Pushing past contenders to retain safety crown
June 11, 2012
WIESBADEN, Germany - The final question in this year's Summer Safety Showdown stumped everyone except the 102nd Signal Battalion's Spc. Brian Miller and his teammates.
"Who can do the most pushups in two minutes?" was the question team members from the 102nd and the 2nd Signal Brigade had to quickly answer after the Jeopardy-style game ended in a tie.
Miller was confident he could do it, and he was correct. He completed 73 pushups, while Sgt. Byron Collins from the 2nd Signal Brigade completed 61. This was the fifth time in a row that 102nd Soldiers won the event, Miller said, but the first time they won it as a result of pushup ability.
Members of both teams proved they knew their safety facts after they tied with $4,600 in the final round of the game, held May 22 - shortly before the Memorial Day weekend to remind everyone to be careful -- at the Little Italy Restaurant and Catering Center. Between 250 and 300 Soldiers attended.
A total of 10 teams participated, and they learned about a variety of safety subjects, including water safety, motorcycle safety and driving safety.
Joseph "Safety Joe" Michalkiewicz, the 5th Signal Command safety manager, said he created the game in 2000 in Mannheim as a way to encourage Soldiers to learn about safety. Soldiers in Wiesbaden have played the game for at least three years, he said.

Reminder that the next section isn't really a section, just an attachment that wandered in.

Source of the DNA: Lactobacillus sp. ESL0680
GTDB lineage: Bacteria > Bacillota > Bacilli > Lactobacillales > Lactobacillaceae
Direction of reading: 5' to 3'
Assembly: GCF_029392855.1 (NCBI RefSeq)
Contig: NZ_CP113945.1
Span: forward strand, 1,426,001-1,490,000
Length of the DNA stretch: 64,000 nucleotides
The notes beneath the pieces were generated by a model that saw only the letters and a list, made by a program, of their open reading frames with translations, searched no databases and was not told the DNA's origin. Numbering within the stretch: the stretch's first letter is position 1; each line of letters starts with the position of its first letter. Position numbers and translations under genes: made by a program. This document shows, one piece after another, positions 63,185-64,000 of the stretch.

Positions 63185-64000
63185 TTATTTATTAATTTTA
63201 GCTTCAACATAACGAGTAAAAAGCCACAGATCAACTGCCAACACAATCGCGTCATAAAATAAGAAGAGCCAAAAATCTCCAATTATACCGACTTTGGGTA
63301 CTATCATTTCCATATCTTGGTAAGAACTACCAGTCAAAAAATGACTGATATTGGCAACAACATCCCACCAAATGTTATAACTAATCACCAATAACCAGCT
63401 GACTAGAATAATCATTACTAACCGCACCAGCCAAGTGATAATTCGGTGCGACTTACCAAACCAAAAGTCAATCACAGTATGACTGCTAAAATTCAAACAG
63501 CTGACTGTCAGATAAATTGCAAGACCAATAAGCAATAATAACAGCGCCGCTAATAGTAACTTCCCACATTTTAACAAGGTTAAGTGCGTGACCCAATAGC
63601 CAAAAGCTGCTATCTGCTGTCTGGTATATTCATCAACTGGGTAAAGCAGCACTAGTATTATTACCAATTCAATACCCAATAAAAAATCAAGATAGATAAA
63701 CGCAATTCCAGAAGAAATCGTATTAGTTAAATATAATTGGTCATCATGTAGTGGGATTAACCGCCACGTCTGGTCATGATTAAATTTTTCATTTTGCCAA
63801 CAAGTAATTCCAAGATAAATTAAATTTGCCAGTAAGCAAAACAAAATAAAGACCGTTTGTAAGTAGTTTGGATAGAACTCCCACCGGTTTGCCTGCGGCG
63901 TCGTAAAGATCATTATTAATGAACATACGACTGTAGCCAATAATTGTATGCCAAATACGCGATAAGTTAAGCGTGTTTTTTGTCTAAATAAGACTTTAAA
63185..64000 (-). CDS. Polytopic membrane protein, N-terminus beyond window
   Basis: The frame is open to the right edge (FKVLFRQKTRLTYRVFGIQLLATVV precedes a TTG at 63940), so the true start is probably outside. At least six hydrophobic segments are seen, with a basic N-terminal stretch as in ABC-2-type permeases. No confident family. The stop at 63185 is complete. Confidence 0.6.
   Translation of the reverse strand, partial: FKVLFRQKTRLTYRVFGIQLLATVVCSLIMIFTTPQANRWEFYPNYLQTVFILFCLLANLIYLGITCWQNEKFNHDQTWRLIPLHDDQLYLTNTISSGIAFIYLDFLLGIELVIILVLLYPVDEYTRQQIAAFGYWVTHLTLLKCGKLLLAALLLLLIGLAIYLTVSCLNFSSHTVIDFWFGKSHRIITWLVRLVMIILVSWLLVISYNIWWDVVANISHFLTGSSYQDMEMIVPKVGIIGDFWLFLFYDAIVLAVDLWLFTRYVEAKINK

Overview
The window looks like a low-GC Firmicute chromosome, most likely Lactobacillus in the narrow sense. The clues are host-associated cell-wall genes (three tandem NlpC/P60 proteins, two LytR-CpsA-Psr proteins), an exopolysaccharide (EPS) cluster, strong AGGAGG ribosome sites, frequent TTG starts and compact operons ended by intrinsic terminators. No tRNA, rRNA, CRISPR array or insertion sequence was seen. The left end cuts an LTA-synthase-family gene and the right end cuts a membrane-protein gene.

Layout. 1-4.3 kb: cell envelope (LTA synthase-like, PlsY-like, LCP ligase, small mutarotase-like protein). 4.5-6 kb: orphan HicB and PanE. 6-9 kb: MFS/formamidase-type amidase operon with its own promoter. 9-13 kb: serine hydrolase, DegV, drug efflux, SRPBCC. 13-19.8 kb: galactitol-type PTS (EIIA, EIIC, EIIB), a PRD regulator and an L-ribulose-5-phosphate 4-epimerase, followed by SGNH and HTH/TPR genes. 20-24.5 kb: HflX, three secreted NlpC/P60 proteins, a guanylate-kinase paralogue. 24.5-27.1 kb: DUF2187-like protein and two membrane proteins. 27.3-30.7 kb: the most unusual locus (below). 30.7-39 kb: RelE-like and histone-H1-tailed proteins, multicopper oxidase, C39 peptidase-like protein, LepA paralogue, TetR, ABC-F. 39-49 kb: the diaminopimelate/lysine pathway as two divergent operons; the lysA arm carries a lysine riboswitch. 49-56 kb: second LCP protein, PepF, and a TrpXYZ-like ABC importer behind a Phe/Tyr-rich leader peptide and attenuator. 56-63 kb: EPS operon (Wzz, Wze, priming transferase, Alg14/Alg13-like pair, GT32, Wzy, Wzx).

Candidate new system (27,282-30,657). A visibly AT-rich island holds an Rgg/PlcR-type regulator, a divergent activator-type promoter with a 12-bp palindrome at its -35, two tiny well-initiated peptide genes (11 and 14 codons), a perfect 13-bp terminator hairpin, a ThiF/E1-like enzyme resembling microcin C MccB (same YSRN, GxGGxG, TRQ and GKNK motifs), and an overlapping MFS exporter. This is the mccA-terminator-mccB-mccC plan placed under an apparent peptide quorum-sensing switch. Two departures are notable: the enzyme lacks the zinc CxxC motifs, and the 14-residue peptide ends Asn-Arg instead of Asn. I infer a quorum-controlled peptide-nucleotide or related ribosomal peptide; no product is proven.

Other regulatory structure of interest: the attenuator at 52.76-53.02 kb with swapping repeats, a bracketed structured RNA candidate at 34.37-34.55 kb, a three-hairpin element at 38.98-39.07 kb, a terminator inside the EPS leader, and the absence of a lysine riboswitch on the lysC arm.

The game that is formatted like the popular television game show offers a winter version that is played shortly before Christmas, Michalkiewicz said, and a summer version that is played just before Memorial Day weekend.
Michalkiewicz said he developed the game to effectively teach safety without preaching.
Miller said his group got together and studied for the game five times, including a last-minute lunch session right before the game.
Sgt. Ricardo Reyna, also on the 102nd team, said he and Spc. Carlos Saldurraga knew they would not be able to win the pushup competition because they had both completed a physical training test that morning. "Miller felt confident he could do it, so we let him," he said.
Safety is extremely important at 102nd, Reyna said, and he often tells Soldiers to think before they act and that if something does not feel right to do, it probably isn't.
The battalion also places an emphasis on communication, Reyna said, and Soldiers are good about calling for a ride when they need one.
U.S. Army Garrison Wiesbaden's commander, Col. David Carstens, praised Michalkiewicz for putting together a program that led Soldiers to think about safety in a unique way.
Learning safety facts in a classroom can sometimes be a snoozer, Carstens said, and Soldiers at the Summer Safety Showdown learned about the subject effectively. "There seemed to be a whole lot of learning going on," he said.
Col. Bruce Crawford, 5th Signal commander, said Michalkiewicz did a great job organizing the event. "This is above and beyond what he is paid to do," he said.
Safety is an important subject, and the game gave Soldiers the opportunity to do some hard thinking about it, Crawford said.
"We are losing way too many Soldiers to careless acts, when it could have been avoided," Crawford said. "That's not just a lost Soldier, that's a young child that grows up without a father. That's a spouse that goes without a significant other. That's a whole lot of people and families affected because somebody wasn't paying attention."